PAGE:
Do you travel frequently between the United States and other countries? If so, you may have heard of or may even be a member of a program called Global Entry. If you are a member or thinking of applying to become a member, it is important to know what affect a criminal conviction will have on your membership or application.
What is “Global Entry?”
Global Entry is a U.S Customs and Border Protection program that provides expedited clearance for pre-approved, low-risk travelers upon arrival in the United States. The program allows members to enter the United States through automatic kiosks. Members scan their passport and fingerprint at the kiosk and complete a customs declaration. In return the kiosk issues a receipt and directs you to the exit. The CBP lists various benefits of being a member of Global Entry including: no paperwork, no processing lines, reduced wait times, and access to expedited entry benefits in other countries.
Criminal Conviction effect on Global Entry
According to the CBP, you may ineligible to participate in the Global Entry program if you: have been convicted of any criminal offense; have pending criminal charges or outstanding warrants; violated customs, immigration, or agriculture regulations in any country; are subject of an ongoing investigation by any federal, state, or local agency.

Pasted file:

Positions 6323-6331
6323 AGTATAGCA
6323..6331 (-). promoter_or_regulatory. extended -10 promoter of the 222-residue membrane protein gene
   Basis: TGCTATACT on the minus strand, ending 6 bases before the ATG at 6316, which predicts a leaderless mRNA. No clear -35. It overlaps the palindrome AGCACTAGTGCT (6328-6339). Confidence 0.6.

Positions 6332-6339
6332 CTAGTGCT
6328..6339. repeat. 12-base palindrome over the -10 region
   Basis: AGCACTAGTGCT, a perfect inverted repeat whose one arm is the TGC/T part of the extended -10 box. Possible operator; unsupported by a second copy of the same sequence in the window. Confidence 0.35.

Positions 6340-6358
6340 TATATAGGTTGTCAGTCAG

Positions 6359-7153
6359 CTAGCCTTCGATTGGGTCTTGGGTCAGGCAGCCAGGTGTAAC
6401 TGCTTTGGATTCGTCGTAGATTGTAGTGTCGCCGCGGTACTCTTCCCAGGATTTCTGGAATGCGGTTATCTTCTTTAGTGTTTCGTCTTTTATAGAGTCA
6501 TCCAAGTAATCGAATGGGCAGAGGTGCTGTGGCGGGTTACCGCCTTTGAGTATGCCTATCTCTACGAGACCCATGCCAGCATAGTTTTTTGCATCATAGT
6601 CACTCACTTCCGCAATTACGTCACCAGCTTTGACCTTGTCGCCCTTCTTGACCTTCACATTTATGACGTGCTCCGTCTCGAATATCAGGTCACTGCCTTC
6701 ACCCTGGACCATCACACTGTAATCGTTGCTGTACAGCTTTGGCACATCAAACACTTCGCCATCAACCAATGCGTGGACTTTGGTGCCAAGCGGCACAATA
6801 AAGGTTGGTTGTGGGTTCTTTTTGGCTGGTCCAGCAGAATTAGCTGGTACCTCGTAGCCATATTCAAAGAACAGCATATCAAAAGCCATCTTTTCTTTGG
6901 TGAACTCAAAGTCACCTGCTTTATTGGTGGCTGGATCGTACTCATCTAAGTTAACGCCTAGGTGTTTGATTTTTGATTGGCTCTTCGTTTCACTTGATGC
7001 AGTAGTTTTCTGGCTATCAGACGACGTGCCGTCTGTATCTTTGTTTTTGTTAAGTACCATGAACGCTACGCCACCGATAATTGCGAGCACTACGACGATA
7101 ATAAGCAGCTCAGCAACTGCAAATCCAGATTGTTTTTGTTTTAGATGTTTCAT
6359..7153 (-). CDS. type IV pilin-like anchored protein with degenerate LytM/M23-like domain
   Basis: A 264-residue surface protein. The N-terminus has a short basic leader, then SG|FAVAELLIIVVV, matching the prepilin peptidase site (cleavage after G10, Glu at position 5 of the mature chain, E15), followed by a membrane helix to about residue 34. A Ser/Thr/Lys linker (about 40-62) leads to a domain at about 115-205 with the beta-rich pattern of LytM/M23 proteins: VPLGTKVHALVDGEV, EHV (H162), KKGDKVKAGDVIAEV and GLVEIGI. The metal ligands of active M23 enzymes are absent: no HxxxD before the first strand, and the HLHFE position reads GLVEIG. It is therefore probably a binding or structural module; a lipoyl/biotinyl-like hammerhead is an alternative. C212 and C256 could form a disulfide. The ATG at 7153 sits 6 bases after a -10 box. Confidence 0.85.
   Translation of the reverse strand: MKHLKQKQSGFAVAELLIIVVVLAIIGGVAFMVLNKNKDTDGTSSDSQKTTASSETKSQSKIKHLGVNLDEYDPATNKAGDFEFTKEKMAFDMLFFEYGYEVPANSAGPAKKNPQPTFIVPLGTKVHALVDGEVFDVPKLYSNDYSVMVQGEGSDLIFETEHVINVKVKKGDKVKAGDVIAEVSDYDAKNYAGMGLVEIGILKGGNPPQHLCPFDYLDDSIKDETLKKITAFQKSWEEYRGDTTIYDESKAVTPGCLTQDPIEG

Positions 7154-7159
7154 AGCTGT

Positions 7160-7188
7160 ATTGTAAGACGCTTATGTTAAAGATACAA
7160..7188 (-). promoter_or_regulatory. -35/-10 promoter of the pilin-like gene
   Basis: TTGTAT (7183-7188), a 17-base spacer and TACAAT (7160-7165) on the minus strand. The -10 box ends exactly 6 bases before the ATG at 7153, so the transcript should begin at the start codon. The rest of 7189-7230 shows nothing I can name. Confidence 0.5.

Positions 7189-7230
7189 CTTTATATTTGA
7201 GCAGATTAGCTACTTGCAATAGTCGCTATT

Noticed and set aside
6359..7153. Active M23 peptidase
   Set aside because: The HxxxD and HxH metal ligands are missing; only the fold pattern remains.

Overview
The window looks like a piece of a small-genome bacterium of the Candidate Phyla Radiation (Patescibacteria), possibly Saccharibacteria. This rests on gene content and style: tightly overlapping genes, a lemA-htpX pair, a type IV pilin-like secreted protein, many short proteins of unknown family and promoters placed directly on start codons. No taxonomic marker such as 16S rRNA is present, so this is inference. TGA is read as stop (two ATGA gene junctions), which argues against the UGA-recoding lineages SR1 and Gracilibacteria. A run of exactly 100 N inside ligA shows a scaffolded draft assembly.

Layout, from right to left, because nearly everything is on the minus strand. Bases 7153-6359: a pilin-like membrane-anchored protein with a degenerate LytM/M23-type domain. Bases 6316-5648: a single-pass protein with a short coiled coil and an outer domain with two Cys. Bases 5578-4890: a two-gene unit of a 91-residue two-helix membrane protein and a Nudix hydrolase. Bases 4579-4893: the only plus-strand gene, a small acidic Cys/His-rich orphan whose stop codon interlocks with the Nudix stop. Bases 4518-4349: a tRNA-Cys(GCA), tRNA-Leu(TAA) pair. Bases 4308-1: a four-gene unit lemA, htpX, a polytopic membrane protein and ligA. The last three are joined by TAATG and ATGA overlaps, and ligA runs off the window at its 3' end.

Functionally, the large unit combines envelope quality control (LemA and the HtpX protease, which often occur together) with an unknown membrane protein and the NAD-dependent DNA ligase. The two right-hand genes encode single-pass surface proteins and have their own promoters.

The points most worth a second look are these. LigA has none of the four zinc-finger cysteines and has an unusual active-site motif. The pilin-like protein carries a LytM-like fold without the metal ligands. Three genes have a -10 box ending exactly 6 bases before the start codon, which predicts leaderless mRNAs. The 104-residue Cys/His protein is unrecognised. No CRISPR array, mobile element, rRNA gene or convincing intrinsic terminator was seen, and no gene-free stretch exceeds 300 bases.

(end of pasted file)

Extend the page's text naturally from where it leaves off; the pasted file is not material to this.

It does not take a serious conviction to the denied Global Entry, even minor brushes with the law or customs that turn up during the background check can deem you ineligible. Ultimately, “any type of criminal conviction would disqualify” you, as noted by John Wagner, executive director admissibility and passenger programs for U.S. CBP. Furthermore, a criminal conviction following approval to the Global Entry program could result in revocation from the program. Even a conviction that appears unrelated to customs or immigration can be grounds for revocation as Global Entry applies a “risk-based” approach for member approval. Any conviction or even an investigation by a law enforcement agency increases your “risk” under Global Entry criteria.